Immediately south of Farm and Home Hardware, on the western side of South Main Street, sits a lovely old brick home. Hemmed in as it is today by neighbors and trees, the house might escape the notice of casual visitors to the village. Little might they suspect that this was once Wellington’s foremost luxury hotel, and before that, the broken home at the center of a local scandal.
William R. Santley was born in New London, Ohio in 1839. He attended Baldwin University (as did Noah Huckins, born the same year); it was perhaps during his stay in Berea that he first met Mary McDermott (1842-1921). She was an immigrant whose family had come to Ohio (as had Huckins and John Watson Wilbur) from Whitby, Ontario, Canada. The couple were married on February 27, 1868 in Maumee, Ohio, when William was nearly thirty years old.
The Santleys moved to Wellington around 1870 and William opened a lumber mill and cheese box factory on the western end of Maygar Street in partnership with R.A. Horr. W.R. Santley & Co. was highly successful, soon operating mills in other states including Kentucky and Tennessee, and the mill owner became one of the wealthiest citizens of the village. He served on the Board of Education, the village council, and both William and Mary were prominent and active members of the Methodist Church. Santley pledged $5,000 to the church to construct an addition in the 1880s.
It was during this period of financial prosperity that the couple began to build a magnificent new house on South Main Street, “one of the most costly residences in town” (Wellington Enterprise, 9-7-1892, pg. 5) just across the street from their church. The newspaper reported on the steady progress of the project, from the family purchasing a new piano from local vendor William Vischer over Christmas 1880; to the installation of the slate roof in September 1881; to the completion of the landscape gardener’s work in summer 1882, which resulted in a “very artistic and beautiful appearance” to the grounds (8-23-1882, pg. 3). The family moved into the house in March 1882, and tax records show that by 1883, the property–listed under Mary Santley’s name, as was customary–was valued at $4,500, a huge sum. Also in 1883, the Santley house was one of the first private residences in the village to have a telephone line installed.
But the good times were not to last. Just five years after first occupying the house, Mary sold it to her brother, Michael McDermott. This was likely a protective legal move, intended to keep the house from being lost outright. We do not know precisely what happened to William Santley’s businesses, as there are no remaining issues of The Wellington Enterprise from mid-1886 until 1889. But we know from later writings that he suffered bankruptcy, and had to endure a very public and humiliating default on his pledge to the Methodist Church. Despite their efforts, the family did lose their beautiful home, which was sold in July 1888 to G.D. Foote.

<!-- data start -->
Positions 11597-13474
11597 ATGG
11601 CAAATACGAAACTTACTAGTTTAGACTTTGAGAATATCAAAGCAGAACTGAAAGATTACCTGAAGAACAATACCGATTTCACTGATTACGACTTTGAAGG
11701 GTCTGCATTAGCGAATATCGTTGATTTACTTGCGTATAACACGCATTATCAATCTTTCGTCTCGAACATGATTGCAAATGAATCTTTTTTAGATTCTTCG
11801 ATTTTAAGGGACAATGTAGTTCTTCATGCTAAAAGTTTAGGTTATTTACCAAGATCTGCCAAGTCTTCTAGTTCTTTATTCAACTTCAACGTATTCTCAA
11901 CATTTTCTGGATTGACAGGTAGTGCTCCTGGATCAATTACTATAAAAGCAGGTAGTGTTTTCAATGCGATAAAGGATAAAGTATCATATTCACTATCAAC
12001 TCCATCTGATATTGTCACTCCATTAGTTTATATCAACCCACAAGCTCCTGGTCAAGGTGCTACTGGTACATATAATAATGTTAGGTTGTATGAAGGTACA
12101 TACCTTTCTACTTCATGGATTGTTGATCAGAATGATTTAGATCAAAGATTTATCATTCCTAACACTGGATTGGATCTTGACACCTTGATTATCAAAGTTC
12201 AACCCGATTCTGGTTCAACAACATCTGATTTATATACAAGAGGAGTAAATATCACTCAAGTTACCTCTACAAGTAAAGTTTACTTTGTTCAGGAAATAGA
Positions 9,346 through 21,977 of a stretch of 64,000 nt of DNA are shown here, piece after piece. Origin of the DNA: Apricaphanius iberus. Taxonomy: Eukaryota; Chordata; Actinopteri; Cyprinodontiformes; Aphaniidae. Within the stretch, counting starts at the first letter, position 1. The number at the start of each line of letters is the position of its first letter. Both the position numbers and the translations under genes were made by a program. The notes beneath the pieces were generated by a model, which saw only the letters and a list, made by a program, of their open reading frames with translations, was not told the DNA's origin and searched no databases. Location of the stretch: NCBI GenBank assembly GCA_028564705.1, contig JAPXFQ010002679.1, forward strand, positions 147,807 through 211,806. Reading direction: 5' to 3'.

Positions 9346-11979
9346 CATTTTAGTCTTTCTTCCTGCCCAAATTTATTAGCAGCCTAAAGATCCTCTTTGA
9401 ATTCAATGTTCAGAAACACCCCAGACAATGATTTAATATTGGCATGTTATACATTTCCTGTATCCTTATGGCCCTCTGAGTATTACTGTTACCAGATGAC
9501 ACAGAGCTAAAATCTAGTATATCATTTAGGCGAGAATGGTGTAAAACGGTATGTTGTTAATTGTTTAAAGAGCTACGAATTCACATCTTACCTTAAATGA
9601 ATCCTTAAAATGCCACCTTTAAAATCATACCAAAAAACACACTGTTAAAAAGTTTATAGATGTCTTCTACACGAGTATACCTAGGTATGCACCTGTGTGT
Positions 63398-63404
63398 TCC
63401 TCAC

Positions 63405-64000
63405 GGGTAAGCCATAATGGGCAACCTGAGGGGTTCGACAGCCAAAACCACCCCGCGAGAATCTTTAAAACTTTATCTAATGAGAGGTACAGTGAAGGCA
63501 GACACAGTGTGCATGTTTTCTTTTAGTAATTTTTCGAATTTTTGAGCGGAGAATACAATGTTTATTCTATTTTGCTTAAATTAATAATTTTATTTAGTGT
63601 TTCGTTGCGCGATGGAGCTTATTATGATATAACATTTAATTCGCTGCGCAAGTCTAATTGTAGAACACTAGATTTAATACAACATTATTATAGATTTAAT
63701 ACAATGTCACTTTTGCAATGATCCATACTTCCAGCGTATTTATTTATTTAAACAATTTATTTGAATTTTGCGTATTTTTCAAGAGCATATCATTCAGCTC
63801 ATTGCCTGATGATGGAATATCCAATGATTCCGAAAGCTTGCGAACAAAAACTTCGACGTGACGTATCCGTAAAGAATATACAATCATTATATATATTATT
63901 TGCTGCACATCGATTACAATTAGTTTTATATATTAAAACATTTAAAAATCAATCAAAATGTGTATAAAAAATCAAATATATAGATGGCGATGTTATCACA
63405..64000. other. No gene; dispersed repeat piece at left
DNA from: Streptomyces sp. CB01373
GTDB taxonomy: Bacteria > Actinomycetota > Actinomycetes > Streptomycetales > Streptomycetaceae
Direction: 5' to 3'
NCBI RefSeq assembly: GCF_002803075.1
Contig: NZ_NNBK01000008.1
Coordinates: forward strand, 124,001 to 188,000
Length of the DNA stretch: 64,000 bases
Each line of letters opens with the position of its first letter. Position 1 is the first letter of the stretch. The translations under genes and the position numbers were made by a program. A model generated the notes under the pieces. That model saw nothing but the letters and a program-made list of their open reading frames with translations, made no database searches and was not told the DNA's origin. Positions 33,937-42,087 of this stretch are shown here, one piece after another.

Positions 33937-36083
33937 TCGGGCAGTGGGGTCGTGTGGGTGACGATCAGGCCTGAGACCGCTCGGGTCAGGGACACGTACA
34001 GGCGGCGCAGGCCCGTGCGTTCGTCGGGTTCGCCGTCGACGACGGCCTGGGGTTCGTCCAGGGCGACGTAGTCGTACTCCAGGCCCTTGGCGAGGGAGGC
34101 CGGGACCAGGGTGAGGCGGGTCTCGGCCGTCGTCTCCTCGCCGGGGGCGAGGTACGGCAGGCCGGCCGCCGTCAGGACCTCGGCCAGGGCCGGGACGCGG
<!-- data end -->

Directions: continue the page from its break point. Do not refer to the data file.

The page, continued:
William Santley began again, restarting his lumber business in 1888. The family erected a smaller, “less pretentious” house and William went into partnership with his brother-in-law Michael, under the name Santley Lumber Company (Enterprise, 9-7-1892, pg. 5). That enterprise eventually opened mills in Missouri and Arkansas, and Santley slowly began to rebuild his fortune and restore his reputation in the village.
In the fall of 1892, Wellington was shocked to learn that Mary McDermott Santley had filed for divorce from her husband of twenty-four years, on the grounds of infidelity. The revelation was especially jarring because while Mary Santley was considered “happy and friendly” by her neighbors, William “seems unapproachable and would be picked out by a stranger in a crowd as a clergyman, who looked upon all kinds of worldly amusements as wicked.” The Santleys were apparently already living apart, as Mary filed from her residence in Ashtabula County, while William allegedly committed his transgression at a residence in Cleveland, though he continued to officially reside in Wellington. The newspaper observed, “No one ever had a suspicion of discord in the family” (ibid).
The Santleys had two children, both marked in the 1880 federal census as “adopted.” Daughter Netta, born ca. 1869, married in the family’s “less pretentious” house in 1889. Son Fredrick, born ca. 1874, had several brushes with the law, including dismissed assault charges. Fred was later part of a gang that robbed seven stores in Oberlin in 1896 and spent several years in the Mansfield Reformatory as a result. Mary McDermett Santley attested in her divorce petition that she had no living children, but that is simply because Netta and Fred were not her biological offspring. (She also opted to describe herself as a “widow” on all future federal censuses, rather than the more shameful option of “divorced.”)